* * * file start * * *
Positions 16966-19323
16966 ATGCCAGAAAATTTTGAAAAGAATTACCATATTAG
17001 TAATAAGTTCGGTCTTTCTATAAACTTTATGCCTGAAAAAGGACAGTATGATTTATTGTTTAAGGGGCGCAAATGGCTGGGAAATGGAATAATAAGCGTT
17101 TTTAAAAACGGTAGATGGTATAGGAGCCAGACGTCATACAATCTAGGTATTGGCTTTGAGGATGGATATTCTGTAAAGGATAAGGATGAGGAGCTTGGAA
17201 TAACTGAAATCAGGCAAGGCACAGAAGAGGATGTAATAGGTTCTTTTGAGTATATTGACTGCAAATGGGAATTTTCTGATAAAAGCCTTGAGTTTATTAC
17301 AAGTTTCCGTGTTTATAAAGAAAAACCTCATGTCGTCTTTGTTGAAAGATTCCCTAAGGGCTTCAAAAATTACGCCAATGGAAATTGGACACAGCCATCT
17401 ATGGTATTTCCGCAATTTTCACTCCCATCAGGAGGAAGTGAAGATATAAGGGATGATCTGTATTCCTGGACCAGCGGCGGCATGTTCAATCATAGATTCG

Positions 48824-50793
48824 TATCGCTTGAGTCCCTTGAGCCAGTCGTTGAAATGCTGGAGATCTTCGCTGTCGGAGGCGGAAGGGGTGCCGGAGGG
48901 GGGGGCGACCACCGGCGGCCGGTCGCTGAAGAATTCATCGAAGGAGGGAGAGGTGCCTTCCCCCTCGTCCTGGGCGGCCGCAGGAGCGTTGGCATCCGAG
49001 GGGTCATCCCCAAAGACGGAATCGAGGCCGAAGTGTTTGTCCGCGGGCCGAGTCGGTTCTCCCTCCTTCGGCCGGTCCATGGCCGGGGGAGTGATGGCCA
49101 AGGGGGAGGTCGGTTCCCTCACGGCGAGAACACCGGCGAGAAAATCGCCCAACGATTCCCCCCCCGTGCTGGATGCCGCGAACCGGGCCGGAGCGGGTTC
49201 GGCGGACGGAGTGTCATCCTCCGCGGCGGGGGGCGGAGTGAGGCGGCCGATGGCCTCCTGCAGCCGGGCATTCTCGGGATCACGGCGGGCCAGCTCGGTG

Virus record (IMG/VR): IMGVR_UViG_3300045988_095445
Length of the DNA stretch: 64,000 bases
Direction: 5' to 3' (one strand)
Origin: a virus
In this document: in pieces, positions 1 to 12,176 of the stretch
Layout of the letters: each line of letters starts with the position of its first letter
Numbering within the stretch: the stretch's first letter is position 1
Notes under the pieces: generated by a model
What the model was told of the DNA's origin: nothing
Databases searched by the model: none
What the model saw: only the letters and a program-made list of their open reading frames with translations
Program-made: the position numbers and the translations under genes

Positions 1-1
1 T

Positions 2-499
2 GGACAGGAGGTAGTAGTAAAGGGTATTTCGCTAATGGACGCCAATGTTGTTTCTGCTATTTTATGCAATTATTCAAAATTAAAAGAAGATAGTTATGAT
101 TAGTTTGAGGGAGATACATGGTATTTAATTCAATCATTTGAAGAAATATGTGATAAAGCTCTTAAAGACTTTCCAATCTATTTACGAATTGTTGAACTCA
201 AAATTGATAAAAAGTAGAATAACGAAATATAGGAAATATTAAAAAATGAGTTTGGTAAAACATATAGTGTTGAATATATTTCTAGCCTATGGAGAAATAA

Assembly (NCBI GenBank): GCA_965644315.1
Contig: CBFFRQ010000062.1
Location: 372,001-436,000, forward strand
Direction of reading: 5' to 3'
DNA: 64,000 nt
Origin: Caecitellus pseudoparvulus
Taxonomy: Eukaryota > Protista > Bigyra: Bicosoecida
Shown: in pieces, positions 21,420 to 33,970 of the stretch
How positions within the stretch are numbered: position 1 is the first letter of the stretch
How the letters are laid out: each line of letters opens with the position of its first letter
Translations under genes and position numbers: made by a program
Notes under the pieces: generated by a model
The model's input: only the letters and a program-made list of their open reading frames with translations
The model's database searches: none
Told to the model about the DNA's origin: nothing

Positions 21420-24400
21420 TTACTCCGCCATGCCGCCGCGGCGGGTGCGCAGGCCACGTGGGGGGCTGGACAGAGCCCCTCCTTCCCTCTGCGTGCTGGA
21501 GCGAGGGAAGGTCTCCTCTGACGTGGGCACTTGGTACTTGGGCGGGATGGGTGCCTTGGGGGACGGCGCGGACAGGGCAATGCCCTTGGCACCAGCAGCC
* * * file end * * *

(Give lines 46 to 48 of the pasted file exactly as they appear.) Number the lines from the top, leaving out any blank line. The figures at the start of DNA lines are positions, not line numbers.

Told to the model about the DNA's origin: nothing

Positions 21420-24400
21420 TTACTCCGCCATGCCGCCGCGGCGGGTGCGCAGGCCACGTGGGGGGCTGGACAGAGCCCCTCCTTCCCTCTGCGTGCTGGA